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Home Buying Autopsy: Title Insurance

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Back in May when I was reviewing the closing documents in my home purchase, the $1200 I would need to pay for title insurance really irked me (especially since it was originally estimated at $900) but it appeared, and still appears since those sort of things only become problematic at inopportune times twenty years down the road, to be one of those “you’re only a fool if you don’t get it” type of deals. Of course, I wish I could’ve lived in a state like Iowa where the state runs the Title Guaranty Program and I could’ve had coverage for $110!

If you went to sell your home and someone shows up with a legit claim that they never sold the house, title insurance protects you against that. If you went to sell and someone says they have a legit lien on the house for some work they did, title insurance protects you against that as well. It will essentially protect you from title related issues relating to the transfer of it (like on a sale) and let’s you “trade property with confidence,” says Nelson Lishutz, a spokesman for the American Land Title Association.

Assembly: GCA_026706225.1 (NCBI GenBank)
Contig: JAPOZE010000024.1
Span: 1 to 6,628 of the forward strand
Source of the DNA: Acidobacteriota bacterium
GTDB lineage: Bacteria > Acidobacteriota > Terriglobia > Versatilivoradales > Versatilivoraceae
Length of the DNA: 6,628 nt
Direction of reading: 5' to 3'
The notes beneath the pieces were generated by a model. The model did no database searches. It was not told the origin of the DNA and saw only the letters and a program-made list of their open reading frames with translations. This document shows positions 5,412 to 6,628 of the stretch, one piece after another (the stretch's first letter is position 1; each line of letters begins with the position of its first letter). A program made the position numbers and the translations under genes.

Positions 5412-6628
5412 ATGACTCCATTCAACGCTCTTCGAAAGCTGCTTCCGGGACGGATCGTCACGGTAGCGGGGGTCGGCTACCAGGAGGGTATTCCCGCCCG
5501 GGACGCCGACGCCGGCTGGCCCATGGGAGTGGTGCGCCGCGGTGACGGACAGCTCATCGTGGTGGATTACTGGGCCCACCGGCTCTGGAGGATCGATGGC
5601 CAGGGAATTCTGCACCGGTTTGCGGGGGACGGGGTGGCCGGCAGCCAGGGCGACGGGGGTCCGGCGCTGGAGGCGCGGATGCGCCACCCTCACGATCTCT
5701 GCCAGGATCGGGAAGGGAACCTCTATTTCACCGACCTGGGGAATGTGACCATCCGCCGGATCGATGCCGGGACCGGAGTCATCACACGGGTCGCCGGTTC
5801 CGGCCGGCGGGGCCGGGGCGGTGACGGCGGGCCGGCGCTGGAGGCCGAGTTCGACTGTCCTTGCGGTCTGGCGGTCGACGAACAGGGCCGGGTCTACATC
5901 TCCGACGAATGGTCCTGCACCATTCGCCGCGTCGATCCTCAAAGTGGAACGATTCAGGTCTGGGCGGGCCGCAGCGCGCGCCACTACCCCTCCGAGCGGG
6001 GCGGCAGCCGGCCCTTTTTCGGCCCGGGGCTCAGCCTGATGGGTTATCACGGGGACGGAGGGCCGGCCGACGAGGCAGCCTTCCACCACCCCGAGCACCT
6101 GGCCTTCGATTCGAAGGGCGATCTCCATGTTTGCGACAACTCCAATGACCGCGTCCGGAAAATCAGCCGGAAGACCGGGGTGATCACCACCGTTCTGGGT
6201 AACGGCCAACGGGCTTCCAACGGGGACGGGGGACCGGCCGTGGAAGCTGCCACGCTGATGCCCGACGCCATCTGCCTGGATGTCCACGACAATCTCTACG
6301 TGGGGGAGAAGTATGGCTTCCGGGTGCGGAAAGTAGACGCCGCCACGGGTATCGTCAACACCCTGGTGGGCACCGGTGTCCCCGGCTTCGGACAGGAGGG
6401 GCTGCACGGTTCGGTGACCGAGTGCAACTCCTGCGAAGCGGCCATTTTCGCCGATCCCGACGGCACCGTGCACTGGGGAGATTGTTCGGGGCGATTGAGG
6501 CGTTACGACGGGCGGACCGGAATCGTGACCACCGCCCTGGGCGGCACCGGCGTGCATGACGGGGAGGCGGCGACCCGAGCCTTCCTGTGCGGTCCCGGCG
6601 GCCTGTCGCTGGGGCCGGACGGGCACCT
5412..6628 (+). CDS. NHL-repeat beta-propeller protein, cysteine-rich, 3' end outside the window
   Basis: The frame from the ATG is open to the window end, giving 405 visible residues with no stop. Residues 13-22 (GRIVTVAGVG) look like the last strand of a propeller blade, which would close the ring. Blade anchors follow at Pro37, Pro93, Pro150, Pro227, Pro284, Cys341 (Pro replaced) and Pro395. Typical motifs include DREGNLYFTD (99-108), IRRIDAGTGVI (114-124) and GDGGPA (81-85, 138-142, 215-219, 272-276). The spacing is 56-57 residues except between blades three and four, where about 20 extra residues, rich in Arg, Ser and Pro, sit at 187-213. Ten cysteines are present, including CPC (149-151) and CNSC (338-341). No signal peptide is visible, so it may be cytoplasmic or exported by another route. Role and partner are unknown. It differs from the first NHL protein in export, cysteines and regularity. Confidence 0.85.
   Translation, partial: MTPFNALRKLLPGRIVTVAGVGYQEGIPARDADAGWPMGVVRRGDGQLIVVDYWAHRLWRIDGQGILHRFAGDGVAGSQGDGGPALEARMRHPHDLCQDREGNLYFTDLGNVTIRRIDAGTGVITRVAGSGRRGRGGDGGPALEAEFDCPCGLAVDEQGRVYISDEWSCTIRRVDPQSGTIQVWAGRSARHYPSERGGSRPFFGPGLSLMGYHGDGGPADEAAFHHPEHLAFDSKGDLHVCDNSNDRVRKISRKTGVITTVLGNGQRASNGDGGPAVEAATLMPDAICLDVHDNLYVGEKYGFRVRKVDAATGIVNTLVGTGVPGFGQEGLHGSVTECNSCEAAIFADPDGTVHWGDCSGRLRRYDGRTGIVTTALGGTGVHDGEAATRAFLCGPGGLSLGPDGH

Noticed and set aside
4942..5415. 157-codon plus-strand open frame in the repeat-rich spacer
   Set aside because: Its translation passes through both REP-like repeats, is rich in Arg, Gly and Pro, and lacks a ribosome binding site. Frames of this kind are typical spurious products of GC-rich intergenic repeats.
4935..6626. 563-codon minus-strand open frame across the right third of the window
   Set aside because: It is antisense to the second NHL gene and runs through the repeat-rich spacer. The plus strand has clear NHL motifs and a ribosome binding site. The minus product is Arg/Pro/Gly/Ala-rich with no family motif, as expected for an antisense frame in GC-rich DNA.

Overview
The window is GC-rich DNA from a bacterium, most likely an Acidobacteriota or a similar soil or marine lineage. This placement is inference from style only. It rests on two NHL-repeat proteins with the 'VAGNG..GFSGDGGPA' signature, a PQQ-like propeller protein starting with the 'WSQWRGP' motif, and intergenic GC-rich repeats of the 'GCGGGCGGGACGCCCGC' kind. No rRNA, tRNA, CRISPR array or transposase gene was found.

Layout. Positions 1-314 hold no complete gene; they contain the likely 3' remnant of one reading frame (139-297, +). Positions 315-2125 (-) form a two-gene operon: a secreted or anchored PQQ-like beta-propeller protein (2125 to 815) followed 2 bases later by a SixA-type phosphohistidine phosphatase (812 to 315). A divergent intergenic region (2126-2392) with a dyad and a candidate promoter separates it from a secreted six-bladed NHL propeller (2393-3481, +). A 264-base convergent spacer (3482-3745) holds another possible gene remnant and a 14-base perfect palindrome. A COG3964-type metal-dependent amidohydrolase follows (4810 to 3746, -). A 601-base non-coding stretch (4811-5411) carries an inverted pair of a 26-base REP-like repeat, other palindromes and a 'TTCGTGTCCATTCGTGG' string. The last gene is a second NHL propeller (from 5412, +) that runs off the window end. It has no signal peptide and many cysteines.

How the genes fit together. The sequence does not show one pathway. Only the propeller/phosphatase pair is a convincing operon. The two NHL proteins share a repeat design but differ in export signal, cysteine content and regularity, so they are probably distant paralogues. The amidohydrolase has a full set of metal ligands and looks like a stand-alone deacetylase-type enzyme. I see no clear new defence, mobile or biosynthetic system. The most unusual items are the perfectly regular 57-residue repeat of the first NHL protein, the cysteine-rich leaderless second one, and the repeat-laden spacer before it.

The only problem is that this stuff can get pretty expensive depending on where you live. Like I mentioned before, in Iowa the program is run by the state and would’ve cost me $110. Here in Maryland, it’s all privately operated and I paid more than ten times that amount. What’s scary is that according to ALTA, the industry paid out $662M on $15.7B in premiums, or a paltry 4%. Typical auto insurers pay out nearly 75% according to the American Insurance Association.

The difference, claim title insurers, is that the money you pay is to prevent loss as opposed to protect against loss. The title insurance underwriter, in providing insurance, will do the legwork to research your title to make sure everything’s clean and clear. The unfortunate downside of this is that they might exaggerate how much they’re doing and how much goes to their marketing machine.

I have to agree with Birny Birnbaum, a former chief economist of the Texas Department of Insurance, and say that I was an anxious homebuyer and went with the company my mortgage agent recommended. I called the company that provided the insurance and saw that the rates were competitive with what was there, my mortgage agent did say that the insurance wasn’t required, and I did see that the insurance was 0.4% of my purchase price and saw it as not being “that much” and thought it was best if I bought it.

Could I have done something differently?

Referenced title article via CNNMoney.

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